Cultivated meat is a 'promising' space food for astronauts, ESA says

Cultivated meat is a ‘promising’ space food for astronauts, ESA says

Development of cultivated meat, i.e. actual animal meat that’s grown in bioreactors from stem cells, has been gaining traction in recent years. That’s because it can provide a more sustainable and ethical alternative that doesn’t only mitigate animal slaughter, but also uses far less natural resources than traditional livestock farming. Notably, it also shows potential to sustain life in space.

Over the past year, the European Space Agency (ESA) has been exploring whether cultivated meat can be a viable food option in space, used as a protein source that can be produced in situ.

“The focus is to provide astronauts with nutritious food during long-term missions far from Earth, overcoming the typical two-year shelf-life of traditional packaged supplies,” explained ESA engineer Paolo Corradi. “Given the limited resources in space, growing fresh food in situ would be necessary to increase the resilience and self-sufficiency of a mission, and could also provide psychological support to the crew.”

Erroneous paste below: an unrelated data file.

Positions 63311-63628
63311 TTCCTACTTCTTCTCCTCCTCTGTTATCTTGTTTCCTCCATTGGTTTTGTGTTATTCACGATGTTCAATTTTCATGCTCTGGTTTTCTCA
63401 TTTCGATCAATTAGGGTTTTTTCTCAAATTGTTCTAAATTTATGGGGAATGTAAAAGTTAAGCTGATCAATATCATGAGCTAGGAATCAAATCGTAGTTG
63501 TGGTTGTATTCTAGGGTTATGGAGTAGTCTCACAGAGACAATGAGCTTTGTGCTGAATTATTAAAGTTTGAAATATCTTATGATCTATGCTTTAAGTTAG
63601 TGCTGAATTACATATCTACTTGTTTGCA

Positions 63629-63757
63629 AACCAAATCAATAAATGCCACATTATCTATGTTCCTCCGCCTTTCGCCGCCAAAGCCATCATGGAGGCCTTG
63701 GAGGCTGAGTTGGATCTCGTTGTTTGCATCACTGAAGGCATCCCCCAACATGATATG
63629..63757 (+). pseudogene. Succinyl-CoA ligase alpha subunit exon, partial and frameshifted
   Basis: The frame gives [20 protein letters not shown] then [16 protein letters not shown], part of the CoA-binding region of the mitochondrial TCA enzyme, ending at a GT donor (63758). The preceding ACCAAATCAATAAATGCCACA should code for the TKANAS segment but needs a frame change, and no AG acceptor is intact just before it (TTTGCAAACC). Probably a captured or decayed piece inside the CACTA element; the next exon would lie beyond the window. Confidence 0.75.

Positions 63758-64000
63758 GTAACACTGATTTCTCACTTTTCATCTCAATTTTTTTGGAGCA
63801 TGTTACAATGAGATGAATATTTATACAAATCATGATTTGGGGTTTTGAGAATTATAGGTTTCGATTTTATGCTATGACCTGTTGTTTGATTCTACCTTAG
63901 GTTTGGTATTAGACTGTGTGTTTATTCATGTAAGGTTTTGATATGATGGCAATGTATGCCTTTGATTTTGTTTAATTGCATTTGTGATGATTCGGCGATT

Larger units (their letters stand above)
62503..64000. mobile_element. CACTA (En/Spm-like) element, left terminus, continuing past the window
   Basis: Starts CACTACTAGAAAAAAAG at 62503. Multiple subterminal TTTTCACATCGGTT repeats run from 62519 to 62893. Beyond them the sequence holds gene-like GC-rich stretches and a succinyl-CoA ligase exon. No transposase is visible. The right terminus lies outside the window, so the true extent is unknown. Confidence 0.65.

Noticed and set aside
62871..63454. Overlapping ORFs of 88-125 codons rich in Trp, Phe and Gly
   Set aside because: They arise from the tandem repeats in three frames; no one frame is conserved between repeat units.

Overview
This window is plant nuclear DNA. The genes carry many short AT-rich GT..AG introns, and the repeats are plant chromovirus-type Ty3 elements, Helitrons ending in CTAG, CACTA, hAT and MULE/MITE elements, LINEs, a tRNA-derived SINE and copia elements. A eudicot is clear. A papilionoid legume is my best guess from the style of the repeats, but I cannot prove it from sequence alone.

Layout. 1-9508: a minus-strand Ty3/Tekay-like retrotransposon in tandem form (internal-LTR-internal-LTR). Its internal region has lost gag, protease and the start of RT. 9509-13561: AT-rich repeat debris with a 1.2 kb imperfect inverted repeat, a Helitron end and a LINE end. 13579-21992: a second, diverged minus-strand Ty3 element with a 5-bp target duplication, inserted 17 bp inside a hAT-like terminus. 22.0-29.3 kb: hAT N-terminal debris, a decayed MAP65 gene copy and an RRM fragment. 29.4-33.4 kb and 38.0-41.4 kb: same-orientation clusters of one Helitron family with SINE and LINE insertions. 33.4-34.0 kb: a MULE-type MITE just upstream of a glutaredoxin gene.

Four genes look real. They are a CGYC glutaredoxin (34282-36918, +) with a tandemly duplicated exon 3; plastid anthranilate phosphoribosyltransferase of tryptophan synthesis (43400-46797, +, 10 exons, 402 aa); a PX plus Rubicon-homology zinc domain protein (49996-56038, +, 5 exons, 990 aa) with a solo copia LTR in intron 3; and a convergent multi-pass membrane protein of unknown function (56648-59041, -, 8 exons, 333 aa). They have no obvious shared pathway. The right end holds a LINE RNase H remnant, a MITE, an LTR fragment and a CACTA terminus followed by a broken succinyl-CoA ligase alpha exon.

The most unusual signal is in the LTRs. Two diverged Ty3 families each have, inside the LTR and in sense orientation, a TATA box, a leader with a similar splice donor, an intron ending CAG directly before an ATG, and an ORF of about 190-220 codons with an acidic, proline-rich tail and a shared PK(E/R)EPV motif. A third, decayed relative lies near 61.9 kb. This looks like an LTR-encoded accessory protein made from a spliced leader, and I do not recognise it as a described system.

To test the meat production alternative, ESA funded two independent research projects — one run by Germany’s space biotech startup Yuri and Reutlingen University; and the other conducted by a trio of UK companies, Kayser Space, Cellular Agriculture, and Campden BRI.

The two teams compared the nutritional value of cultivated meat to current protein sources studied in space, including plants and algae. They suggested different meat production methods and bioreactor technologies.

ESA astronaut Alexander Gerst works on space algae